CFP: Merging Media: An Interdisciplinary Conference on the Study of Hybrid Arts, 1st February 2014
Merging Media: An Interdisciplinary Conference on the Study of Hybrid Arts
Call for Papers
Saturday 1st February 2014
University of Kent, Canterbury
Although we naturally recognise different artistic media as distinct forms – music, painting, sculpture, film, dance, theatre, architecture, animation, and so on – we also understand that these mediums can nevertheless have a meaningful dialogue in the creation of new artworks. Over the course of art history there have been numerous occasions when different media forms have merged or been juxtaposed for artistic purposes. These intermedial examples have seen word and image intertwined on the page in the illuminated books of William Blake; experimentation with the partnership between painting and music in Modest Mussorgsky's Pictures at an Exhibition; performance and music mixed in Variations by John Cage; the deconstruction of paintings through digital visual manipulation in Peter Greenaway's lectures; and the recent National Theatre Live and Royal Opera House theatrical performances being broadcast onto cinema screens. These instances – and many more – demonstrate a long tradition of medium boundaries being crossed, media being combined to accentuate one another, or the creation of a new medium altogether.
It is particularly relevant to consider the subject of merging media at a time when discussions of media archaeologies, media convergence and the transmedia phenomena permeate contemporary academic debates. This conference seeks to engage with these topics by exploring the theories and histories of hybrid art, as well as the effect new technologies have upon our understanding of this concept. The emergence of digital technologies is an important strand in this investigation because it has both facilitated the creation of new art forms (such as 3D digital animation) and generated the remediation of older forms (for example, the digitisation of literature for consumption on computerised devices, and new forms of interaction with fine art online through virtual galleries).
This one-day conference is for postgraduate students and early career researchers whose work incorporates the interdisciplinary topic of artistic hybridity and intermediality. We invite proposals for 20-minute presentations (individual papers or pre-formed 3-paper panels) or performance pieces from candidates across arts and humanities. We welcome papers, panels and performances that investigate "merging media" through a variety of interpretations. Possible research topics for submission can include, but are not limited to:
· Hybridity of forms: case studies which explore instances where two or more established art forms are combined. What is the effect of this hybridisation?
· Hybridity and technology: the impact of new technologies upon intermedial art forms, both past and present. Does technology facilitate the "merging" of media for artistic purposes, or is this an inevitable side-effect of – and an unavoidable trajectory towards – a larger media convergence culture?
· Hybridity and history: specific case studies of merged media from the past, from Wagner's conception of gesamtkunstwerk – where all art-forms are united as one total art – to the revolutionary intermedial 'decadence' of Warhol's Exploding Plastic Inevitable, and others.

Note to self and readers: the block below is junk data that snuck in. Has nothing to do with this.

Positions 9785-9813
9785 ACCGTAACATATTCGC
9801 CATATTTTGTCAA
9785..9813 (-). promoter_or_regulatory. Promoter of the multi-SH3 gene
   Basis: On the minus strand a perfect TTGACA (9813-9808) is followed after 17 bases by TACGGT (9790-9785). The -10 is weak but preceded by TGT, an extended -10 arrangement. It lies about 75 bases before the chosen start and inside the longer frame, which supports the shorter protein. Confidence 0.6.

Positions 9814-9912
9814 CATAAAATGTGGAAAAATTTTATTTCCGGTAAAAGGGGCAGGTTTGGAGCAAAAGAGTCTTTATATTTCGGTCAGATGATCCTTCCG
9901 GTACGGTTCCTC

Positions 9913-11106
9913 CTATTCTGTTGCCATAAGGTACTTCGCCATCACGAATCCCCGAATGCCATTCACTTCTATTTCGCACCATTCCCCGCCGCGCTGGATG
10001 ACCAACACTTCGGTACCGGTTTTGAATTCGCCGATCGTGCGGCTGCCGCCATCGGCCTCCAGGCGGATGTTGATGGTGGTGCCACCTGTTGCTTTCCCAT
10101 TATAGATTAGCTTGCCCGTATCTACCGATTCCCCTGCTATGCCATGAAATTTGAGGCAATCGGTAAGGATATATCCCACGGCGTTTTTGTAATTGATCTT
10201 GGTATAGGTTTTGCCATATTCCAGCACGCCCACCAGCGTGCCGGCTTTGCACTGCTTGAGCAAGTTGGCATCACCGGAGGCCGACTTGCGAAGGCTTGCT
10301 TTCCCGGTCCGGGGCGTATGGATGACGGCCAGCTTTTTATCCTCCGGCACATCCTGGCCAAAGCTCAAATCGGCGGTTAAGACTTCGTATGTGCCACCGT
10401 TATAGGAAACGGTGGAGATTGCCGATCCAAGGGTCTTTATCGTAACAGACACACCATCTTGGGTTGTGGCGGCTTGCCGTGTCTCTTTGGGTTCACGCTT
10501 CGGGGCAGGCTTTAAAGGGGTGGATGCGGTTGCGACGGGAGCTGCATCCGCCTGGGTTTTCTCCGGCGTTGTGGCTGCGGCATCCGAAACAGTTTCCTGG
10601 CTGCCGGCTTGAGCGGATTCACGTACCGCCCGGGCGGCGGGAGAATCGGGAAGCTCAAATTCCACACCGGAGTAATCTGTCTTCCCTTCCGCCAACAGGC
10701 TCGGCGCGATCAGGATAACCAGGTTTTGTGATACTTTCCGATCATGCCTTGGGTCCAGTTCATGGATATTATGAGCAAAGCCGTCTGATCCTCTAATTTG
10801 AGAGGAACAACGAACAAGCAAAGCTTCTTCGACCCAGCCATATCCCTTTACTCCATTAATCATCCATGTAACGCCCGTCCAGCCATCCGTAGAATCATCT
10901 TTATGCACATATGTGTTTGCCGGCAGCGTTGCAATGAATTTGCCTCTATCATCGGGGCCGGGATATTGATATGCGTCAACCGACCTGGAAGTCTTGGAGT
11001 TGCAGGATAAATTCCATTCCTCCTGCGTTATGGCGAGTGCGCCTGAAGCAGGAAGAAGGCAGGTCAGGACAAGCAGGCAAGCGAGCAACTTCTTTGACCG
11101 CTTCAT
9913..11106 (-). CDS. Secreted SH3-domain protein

· Hybridity of performance: how performance is incorporated with various art media, from architecture in site-specific performances, to video in multi-media productions. How do we engage with performance through technology? How does the notion of "intermedial" relate to the performance of art?
· Hybridity and the audience: what effect does a "hybrid art" form have upon its audience? How does merging media provide new opportunities for engaging with artworks?
· Hybridity and remix culture: how various art forms are recycled and reused in the establishment of new works of art (e.g. the reprocessing of "found footage" for the purposes of art; fan-made hybrid products).
· Hybridity and modes of production: ways in which hybridisation impacts upon the production or creation of an artwork. What relationship does this production have with the development and influence of new technologies? What implications do intermedial modes have upon the idea of a singular artist? Which organisations or institutions inspire or enable the creation of hybrid art?
· Hybridity and sites of exhibition: what is the relationship between the intermedial art and how it is exhibited? Is there a convergence between performance and exhibition? How is the exhibition of such work impacted by technology? Or is it technological itself (such as the internet)?
· Hybridity and theory: work on the historical or future discourse of intermediality. What implication does contemporary "merging media" hold for theory? How should hybrid arts be theorised and which elements – such as production, exhibition or audience interaction – should be centralised in this scholarly debate?
Please send abstracts (300 words) for proposed papers, panels or performances and a short biographical note to firstname.lastname@example.org
Deadline for submissions is 13th December 2013. Should you have any queries, please contact us at the e-mail address above.
Conference Organisation Committee
Emre Caglayan, Frances Kamm, Keeley Saunders, Pete Sillett